includes a pair of axially opposite end portions 6
, each of which is associated with a respective one of the beads 4
. Each axial end portion 6
of the carcass ply 9
may be turned up and around the respective bead 4
to a position to anchor each axial end portion 6
. The turned-up portions 6
of the carcass ply 9
may engage the axial outer surfaces of two flippers 8
and axial inner surfaces of two chippers 7
. As shown in Figure 1, the example tread 10
may have four circumferential grooves, each groove essentially defining a U-shaped opening in the tread 10
. The tread 10
comprises one or more tread compounds as described herein in accordance with embodiments of the invention.
While the embodiment of Figure 1 suggests a plurality of tire components including for instance apexes 5
, chippers 7
, flippers 8
and an overlay 12
, such components are not mandatory for the invention. Also, the turned-up end of the carcass ply 9
is not necessary for the invention or may pass on the opposite side of the bead area 3
and end on the axially inner side of the bead 4
instead of the axially outer side of the bead 4
. The tire could also have for instance more or less than four grooves. In particular, in an embodiment the present invention is directed to a tire comprising a tread 10
and/or the specific rubber composition comprised therein. The present invention shall not be limited to the example of the tire 1
depicted and described in accordance with Figure 1.
Preferred examples of a rubber composition for a tire tread, which are in accordance with preferred embodiments of the invention are shown in TABLE 1 below as Inventive Examples 1 to 3 in comparison with a Control Sample. The Inventive Examples comprise a high molecular weight terpene resin whereas the Control Sample comprises a relatively low molecular weight terpene phenol resin. As a result of experiments of the inventors, the compositions comprise a limited, essentially silica based filler amount, wherein high surface area silica has turned out to be most preferable. All rubber compositions comprise a high Tg functionalized SSBR, natural rubber and another low Tg diene based rubber. The Control Sample and Inventive Examples 1 and 3 comprise a low Tg SSBR. Inventive Example 2 comprises a low Tg PBR instead. Silane 1 has been added as deemed most suitable from a low rolling resistance perspective.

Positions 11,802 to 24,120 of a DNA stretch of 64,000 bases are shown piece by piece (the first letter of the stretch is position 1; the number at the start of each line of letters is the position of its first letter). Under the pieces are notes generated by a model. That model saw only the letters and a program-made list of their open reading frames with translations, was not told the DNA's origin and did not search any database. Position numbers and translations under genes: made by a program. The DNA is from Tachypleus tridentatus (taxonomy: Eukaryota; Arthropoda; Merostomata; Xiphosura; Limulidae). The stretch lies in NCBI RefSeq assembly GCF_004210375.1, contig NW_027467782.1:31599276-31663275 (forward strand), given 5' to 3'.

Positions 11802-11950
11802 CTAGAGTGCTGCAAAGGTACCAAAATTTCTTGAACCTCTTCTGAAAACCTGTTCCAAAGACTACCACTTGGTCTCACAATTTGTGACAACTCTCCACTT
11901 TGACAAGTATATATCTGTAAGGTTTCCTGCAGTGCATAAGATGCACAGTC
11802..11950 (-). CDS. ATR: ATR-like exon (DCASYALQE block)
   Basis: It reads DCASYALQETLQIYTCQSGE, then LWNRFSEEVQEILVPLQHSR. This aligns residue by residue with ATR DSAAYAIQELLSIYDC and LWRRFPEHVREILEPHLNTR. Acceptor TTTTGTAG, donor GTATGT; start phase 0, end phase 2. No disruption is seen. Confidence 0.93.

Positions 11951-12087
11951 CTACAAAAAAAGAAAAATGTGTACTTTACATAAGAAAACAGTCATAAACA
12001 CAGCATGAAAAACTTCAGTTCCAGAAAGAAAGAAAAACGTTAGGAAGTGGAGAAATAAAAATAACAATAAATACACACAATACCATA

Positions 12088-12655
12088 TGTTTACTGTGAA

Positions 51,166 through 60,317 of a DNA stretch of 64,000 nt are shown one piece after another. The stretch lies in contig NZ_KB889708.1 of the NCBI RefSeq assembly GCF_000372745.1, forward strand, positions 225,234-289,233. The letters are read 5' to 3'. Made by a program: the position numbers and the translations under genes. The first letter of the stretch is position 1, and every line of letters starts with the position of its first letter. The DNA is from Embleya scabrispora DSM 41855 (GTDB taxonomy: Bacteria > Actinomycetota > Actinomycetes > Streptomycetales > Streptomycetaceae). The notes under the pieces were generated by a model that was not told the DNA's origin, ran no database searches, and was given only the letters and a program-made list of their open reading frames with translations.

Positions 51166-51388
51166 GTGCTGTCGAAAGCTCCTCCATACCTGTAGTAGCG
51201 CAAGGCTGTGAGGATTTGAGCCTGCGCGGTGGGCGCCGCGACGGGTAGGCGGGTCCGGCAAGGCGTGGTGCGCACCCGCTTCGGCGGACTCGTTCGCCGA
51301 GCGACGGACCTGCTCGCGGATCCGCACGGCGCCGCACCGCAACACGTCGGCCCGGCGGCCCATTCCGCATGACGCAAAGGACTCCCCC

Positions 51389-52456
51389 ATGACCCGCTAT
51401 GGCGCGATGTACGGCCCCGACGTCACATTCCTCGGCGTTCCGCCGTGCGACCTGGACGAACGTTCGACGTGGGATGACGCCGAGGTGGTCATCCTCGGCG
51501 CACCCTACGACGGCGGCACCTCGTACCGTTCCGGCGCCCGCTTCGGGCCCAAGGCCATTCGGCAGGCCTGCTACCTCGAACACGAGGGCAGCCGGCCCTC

|Ingredient||Control Sample||Inventive Example 1||Inventive Example 2||Inventive Example 3|
|1 Solution-polymerized styrene butadiene rubber as HPR355H from JSR having a Tg of -27°C|
2 Solution-polymerized styrene butadiene rubber as F1038 from LG Chem having a Tg pf -62°C, with 5% oil extension by weight
3 Cis-1,4 polybutadiene rubber as Budene™ 1223 from the Goodyear Tire and Rubber Company, having a Tg of -108°C
4 Precipitated silica as Zeosil™ Premium 200MP with a BET surface area of about 215 m2/g
5 Precipitated silica as Ultrasil™ 9100 GR with a BET surface area of about 235 m2/g
6 3-Octanoylthio-1-propyltriethoxysilane as NXT from Momentive
7 Bis-triethoxysilylpropyl tetrasulfide as SI 69 from Evonik
8 Polyterpene resin based on beta-pinene as Sylvatraxx™ 4150 from Arizona Chemical having a Mw of 2200 g/mol and a softening point of 115°C